Entertainment and the Arts

  • Oliver Bennett
Chapter

Abstract

At the heart of the Entertainment and Arts industry is the product itself, which is enormously diverse. In the late twentieth century the industry not only reflects a wide range of tastes and cultures but also links with a complex international network of film companies, publishing houses, broadcasting agencies, and record companies. It can therefore be seen to encompass a vast range of activity, from Grand Opera to Pop Video, from New Variety to Soap, from Carnival to Repertory Theatre. The degree to which provision for this activity should be left to market forces, and the nature of any State intervention, remain the central question, in an analysis of British cultural policies.

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References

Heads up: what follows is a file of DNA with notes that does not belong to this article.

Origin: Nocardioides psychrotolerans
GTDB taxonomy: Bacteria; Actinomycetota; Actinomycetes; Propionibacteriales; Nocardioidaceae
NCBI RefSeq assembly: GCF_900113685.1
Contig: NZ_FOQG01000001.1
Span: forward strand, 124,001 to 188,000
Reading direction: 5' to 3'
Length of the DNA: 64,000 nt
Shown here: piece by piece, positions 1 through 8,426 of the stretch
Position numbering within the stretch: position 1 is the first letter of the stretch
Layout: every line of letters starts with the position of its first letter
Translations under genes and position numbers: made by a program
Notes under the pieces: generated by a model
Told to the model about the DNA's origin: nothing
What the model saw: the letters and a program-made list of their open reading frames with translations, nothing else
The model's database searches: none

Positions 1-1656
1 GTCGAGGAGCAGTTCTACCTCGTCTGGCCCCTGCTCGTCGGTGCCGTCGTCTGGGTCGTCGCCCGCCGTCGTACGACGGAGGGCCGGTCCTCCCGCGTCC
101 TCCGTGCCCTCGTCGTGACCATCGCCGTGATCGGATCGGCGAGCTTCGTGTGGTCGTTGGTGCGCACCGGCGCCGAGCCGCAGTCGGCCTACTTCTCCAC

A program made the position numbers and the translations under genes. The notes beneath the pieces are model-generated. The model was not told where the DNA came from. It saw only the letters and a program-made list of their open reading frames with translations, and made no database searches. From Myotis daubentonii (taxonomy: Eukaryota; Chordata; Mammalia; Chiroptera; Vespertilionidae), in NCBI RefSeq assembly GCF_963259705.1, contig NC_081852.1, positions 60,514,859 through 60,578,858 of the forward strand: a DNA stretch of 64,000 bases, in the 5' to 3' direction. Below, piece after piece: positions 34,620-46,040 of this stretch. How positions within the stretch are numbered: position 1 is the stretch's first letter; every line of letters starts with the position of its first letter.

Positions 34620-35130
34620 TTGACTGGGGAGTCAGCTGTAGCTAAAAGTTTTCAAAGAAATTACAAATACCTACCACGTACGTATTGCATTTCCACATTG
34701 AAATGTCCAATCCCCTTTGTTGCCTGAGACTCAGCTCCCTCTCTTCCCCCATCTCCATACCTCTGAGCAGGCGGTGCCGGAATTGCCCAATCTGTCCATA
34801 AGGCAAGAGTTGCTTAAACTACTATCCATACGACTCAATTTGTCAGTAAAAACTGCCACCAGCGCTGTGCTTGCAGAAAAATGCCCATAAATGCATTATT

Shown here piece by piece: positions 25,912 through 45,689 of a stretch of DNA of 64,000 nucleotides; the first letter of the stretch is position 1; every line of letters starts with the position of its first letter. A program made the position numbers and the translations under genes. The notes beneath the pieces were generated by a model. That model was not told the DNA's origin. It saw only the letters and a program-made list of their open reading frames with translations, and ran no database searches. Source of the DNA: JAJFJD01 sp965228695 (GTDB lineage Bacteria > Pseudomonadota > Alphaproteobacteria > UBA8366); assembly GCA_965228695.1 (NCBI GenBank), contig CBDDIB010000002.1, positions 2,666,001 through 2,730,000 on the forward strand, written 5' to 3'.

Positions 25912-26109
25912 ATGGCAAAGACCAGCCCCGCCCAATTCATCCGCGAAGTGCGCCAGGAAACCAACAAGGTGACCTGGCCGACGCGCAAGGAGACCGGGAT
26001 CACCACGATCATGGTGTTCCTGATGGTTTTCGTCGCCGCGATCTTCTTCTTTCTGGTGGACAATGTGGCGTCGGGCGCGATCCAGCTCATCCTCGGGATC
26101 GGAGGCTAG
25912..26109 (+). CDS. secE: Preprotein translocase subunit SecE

1. Arts Council of Great Britain, Annual Report and Accounts (Published annually).Google Scholar
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Further Reading

  1. M. Field (1986) The Publishing Industry — growth prospects fade, Comedia.Google Scholar
  2. Home Office (1987) Radio: Choices and Opportunities, HMSO.Google Scholar
  3. Home Office (1988) Broadcasting in the ’90s: Competition, choice and quality, HMSO.Google Scholar
  4. G. Mulgan and K. Worpole (1986) Saturday Night or Sunday Morning — new forms of cultural policy, Comedia.Google Scholar
  5. J. Myerscough (1988) The Economic Importance of the Arts in Britain, Policy Studies Institute.Google Scholar
  6. J. Qualen (1986) The Music Industry — the end of vinyl, Comedia.Google Scholar
  7. R. Shaw (1986) The Arts and the People, Jonathan Cape.Google Scholar
  8. G. Wade (1985) Film, Video, & Television — Market forces, fragmentation, and technological advance, Comedia.Google Scholar

Copyright information

© Oliver Bennett 1991

Authors and Affiliations

  • Oliver Bennett

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